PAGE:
What We Can Learn from Ellen DeGeneres at the 2014 Oscars

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There were a lot of noteworthy happenings on the Academy Awards last night from the inspiring acceptance speech from Lupita Nyong’o (Supporting Actress, 12 Years a Slave) to Gravity taking nearly every award it was nominated for. But in my opinion, the best aspect of the event was Ellen DeGeneres and her ability to invite in the ordinary moments and make everybody laugh.

Instead of demeaning the stars like Seth MacFarlane’s performance did last year, or pumping them up to a pseudo royalty ranking, Ellen found the happy medium. She made the stars likable by lightening the mood and making them human.

She did this with bits like:

  • Comparing the Oscars to the Hunger Games.
  • Taking selfies with Bradley Cooper and the gang
  • Ordering pizza and figuring out who would leave the tip, “Where’s Harvey Weinstein? Harvey, no pressure — only a billion people are watching. Whatever you think is right.”
  • Commenting on Amy Adams lack of education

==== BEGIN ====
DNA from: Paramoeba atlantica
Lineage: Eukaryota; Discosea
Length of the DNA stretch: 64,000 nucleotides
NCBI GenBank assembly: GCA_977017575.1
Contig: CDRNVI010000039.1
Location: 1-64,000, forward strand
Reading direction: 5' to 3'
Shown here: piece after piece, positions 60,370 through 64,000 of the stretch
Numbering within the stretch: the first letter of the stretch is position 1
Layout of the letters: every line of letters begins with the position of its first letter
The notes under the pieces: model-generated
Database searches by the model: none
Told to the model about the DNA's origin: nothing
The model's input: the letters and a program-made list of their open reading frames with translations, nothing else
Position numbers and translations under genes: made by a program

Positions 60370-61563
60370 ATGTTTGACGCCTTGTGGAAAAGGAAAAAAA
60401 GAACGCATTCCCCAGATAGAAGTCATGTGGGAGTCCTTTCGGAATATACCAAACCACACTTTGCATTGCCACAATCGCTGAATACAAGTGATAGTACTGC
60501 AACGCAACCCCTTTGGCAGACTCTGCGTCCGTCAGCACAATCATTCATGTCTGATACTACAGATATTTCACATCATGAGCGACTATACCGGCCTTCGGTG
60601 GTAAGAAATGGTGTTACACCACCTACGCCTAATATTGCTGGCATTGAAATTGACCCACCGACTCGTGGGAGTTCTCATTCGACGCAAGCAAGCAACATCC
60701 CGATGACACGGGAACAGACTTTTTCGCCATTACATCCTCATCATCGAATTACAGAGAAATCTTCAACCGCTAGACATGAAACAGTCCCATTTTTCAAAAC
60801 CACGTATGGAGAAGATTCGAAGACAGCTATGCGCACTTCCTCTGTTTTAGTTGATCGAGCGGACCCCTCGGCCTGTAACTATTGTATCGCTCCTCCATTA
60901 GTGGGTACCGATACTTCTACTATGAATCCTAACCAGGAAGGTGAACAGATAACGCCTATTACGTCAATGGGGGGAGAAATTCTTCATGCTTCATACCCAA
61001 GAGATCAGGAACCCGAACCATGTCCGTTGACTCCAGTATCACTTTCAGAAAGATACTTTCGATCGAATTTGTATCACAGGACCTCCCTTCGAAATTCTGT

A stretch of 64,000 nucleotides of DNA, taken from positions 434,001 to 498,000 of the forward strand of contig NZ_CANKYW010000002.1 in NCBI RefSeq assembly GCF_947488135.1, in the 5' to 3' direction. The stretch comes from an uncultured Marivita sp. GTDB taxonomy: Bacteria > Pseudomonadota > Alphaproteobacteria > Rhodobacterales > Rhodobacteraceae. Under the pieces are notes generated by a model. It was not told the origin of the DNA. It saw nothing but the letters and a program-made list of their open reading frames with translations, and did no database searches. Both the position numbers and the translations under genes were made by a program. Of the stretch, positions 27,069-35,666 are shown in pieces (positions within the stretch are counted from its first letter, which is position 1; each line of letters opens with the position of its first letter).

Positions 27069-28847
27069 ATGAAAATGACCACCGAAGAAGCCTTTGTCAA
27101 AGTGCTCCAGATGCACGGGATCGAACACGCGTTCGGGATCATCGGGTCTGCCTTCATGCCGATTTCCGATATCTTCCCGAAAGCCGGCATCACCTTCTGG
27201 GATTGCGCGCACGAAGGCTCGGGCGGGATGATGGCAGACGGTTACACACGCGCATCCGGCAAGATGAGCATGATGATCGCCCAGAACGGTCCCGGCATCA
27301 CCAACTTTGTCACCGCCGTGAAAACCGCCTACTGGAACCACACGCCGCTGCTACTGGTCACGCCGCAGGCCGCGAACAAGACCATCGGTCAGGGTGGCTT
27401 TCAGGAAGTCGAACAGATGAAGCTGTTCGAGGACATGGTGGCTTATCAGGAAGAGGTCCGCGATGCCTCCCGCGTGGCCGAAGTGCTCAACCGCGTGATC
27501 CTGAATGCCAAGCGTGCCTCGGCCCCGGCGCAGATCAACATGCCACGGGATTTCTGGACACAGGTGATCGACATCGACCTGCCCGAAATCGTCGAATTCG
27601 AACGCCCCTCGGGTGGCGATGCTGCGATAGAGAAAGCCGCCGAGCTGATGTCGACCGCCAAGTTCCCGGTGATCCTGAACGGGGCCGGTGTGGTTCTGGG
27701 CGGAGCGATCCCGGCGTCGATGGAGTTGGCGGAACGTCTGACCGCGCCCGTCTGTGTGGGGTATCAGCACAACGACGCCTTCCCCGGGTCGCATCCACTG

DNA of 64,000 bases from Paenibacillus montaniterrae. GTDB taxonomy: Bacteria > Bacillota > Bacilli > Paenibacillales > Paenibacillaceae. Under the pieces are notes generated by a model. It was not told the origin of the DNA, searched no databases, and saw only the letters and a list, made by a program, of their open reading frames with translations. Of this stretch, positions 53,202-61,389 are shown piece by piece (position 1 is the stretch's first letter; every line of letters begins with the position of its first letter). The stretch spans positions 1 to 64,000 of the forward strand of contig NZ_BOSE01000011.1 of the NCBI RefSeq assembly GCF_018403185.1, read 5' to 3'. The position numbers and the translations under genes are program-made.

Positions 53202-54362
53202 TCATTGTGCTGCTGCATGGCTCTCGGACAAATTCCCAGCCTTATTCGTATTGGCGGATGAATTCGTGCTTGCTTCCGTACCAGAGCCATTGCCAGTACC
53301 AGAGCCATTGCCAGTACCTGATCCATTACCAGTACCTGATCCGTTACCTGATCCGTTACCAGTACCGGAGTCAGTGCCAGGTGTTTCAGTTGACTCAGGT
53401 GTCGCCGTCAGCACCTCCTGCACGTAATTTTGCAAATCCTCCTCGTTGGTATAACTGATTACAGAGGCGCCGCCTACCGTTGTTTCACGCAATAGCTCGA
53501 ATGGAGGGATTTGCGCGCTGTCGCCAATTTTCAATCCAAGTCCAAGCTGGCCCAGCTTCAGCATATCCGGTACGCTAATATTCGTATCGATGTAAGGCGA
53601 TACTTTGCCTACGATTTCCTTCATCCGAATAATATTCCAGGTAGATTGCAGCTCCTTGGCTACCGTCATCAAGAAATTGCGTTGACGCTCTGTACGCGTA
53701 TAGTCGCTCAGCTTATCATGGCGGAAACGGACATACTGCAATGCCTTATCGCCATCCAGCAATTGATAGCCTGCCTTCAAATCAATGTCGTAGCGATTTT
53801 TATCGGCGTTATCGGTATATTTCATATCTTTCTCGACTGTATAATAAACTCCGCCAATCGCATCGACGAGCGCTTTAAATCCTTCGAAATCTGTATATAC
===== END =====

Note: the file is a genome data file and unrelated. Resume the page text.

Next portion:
• Pocketing Lupita’s lip gloss because it would be worth something.

The genius of Ellen’s work lies in her ability to treat life as a joke and put everyone on the same level, and from beginning to end, she got chummy with the stars and trivialized the dramatic.

And by doing so, she temporarily crashed twitter and even had her fans calling for her to run for President in 2016.

I find all of this important for three reasons:

  1. It made us laugh.
  2. It reminded us that, regardless of occupation, we were the same.
  3. Taught the world that awards and fame are important, but that in the end, we should just be thankful to be there. Wherever “there” is.

So as we move into March, the New Year isn’t feeling so new anymore. But one thing we all need to do is to take one day at a time and keep a smile on our face. If we can do that, and therefore find the positive, our days, our years and our lives will be good.



Andy Core is a credentialed, award-winning thought leader on increasing employee engagement, productivity, and wellness motivation. His talent lies in helping hard-working, conscientious adults thrive at work and in their personal lives.

Andy also wrote the book Change Your Day, Not Your Life, a guide to sustained motivation and more productivity.

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Change Your Day, Not Your Life
A realistic guide to sustained motivation, more productivity, and the art of working well
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About Andy Core
Author and speaker on work-life balance, productivity and wellbeing
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